Amtrak flipboard

A split-flap board you can customize, plus a cool tool for the Eagles

The Oat Foundry x Billy Penn pop-up gallery had interactive fun.

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Mark Henninger / Imagic Digital
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The iconic flipping departures board at 30th Street Station is probably never coming back. But the comforting clickety-clack of a mechanical split-flap display could grace Philly’s grand train station at some point in the future — albeit as part of the decor.

Oat Foundry, the local engineering agency that makes modern versions based on the classic Solari design, has been talking with Amtrak about a commission. Nothing is final yet, and a timeline is unclear.

Best case scenario? Amtrak installs a new board that lets waiting passengers kill time by typing in their own messages.

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Danya Henninger / Billy Penn

That’s what’s on display at a gallery pop-up in Old City this weekend, which runs through 5 p.m. Sunday.

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Mark Henninger / Imagic Digital

The “Remembering Flippy Board” event commemorates a year since 30th Street Station lost its split-flap, and the interactive part is a ton of fun.

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Danya Henninger / Billy Penn

Walk into Room 244 at 3rd and Race and you can tap out your own message on a laptop sitting by the door, then watch it appear on Oat Foundry’s 4-foot-by-8-foot flipping board.

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Mark Henninger / Imagic Digital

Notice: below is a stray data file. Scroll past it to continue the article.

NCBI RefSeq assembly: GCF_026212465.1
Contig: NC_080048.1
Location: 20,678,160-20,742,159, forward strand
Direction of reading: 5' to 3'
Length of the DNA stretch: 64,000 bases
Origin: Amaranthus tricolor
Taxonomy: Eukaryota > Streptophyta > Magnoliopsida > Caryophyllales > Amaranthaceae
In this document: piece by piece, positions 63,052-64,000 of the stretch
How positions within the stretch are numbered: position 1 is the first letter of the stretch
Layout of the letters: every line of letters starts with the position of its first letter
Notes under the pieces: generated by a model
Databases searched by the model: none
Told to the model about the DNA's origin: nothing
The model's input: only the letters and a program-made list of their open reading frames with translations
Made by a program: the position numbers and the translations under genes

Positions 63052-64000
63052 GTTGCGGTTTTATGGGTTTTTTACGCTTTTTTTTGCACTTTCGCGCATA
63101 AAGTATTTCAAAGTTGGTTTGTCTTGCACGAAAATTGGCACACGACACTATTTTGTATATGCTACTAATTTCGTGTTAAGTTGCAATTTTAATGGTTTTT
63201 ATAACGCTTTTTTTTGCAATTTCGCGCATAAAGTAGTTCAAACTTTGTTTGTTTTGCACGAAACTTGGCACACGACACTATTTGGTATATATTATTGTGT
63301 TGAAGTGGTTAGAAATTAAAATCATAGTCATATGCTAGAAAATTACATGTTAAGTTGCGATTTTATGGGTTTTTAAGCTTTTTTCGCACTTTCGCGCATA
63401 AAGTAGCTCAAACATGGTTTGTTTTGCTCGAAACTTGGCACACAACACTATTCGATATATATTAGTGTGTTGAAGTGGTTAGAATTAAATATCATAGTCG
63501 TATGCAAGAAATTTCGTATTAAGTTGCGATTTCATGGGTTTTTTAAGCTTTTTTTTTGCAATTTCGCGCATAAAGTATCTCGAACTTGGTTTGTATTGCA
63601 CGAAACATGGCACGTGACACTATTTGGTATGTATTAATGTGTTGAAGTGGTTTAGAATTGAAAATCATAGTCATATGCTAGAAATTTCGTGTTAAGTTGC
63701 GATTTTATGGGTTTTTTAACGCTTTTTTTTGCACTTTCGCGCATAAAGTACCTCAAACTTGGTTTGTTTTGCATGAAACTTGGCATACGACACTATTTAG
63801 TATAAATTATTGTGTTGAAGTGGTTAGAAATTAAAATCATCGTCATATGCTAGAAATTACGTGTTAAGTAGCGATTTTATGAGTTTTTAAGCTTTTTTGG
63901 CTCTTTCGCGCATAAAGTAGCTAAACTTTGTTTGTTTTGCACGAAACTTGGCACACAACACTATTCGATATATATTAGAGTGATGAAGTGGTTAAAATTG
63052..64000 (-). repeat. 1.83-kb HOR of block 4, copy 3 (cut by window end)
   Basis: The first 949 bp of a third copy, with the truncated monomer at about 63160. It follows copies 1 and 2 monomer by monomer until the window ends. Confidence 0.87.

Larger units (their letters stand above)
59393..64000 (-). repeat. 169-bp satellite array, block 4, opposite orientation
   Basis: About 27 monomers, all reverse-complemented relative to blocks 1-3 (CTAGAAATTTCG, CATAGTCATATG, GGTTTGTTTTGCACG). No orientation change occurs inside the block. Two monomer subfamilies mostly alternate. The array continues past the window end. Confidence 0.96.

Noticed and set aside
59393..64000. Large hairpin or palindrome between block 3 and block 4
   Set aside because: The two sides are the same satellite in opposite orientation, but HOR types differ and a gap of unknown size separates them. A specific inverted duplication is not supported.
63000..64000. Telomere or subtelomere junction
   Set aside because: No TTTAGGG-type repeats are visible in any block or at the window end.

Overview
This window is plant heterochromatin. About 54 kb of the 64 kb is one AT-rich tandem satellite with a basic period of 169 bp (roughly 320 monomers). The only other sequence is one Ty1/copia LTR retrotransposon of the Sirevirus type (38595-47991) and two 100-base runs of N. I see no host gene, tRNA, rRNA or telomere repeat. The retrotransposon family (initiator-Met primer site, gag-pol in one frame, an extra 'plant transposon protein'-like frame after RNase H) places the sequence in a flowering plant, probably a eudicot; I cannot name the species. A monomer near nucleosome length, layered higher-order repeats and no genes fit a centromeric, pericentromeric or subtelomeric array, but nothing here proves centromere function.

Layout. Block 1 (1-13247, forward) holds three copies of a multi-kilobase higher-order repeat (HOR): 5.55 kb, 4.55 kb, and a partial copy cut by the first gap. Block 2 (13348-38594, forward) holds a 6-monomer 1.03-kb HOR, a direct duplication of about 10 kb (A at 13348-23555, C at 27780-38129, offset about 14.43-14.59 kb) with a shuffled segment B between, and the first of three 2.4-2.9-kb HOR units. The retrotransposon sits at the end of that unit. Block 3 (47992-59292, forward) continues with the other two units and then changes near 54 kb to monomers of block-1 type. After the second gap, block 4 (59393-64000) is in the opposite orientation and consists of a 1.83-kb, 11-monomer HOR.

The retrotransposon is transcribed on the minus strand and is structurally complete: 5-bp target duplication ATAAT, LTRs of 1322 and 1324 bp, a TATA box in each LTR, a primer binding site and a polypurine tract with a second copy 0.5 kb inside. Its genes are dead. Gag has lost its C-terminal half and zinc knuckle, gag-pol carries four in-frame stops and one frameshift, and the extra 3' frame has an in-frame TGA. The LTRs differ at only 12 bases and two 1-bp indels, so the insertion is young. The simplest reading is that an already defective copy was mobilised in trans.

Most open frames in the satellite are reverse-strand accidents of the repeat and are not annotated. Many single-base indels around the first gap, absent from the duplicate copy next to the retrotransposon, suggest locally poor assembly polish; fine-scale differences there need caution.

Also on display at the pop-up, which opened with a reception on Friday night, is a very cool tool that was implemented by the Eagles at the end of last season.

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Mark Henninger / Imagic Digital

The battery-powered sign uses “flip-disc” technology to help defensive coordinators tell their players what formation to take on each play.

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Danya Henninger / Billy Penn

If you’re wondering why Amtrak got rid of the Solari board in the fist place, it had to do with accessibility.

Per officials, neither hearing-impaired nor vision-impaired passengers were being served by the old display.  It wasn’t integrated with 30th Street’s public address system, so some changes that were indicated visually were not delivered via audio. Also, the font used on the flipping letters was was hard to view from a distance.

Neither of those issues are a problem with Oat Foundry’s modern boards, which are already in use by multiple companies around the globe.

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Mark Henninger / Imagic Digital

Want some more? Explore other Amtrak flipboard stories.

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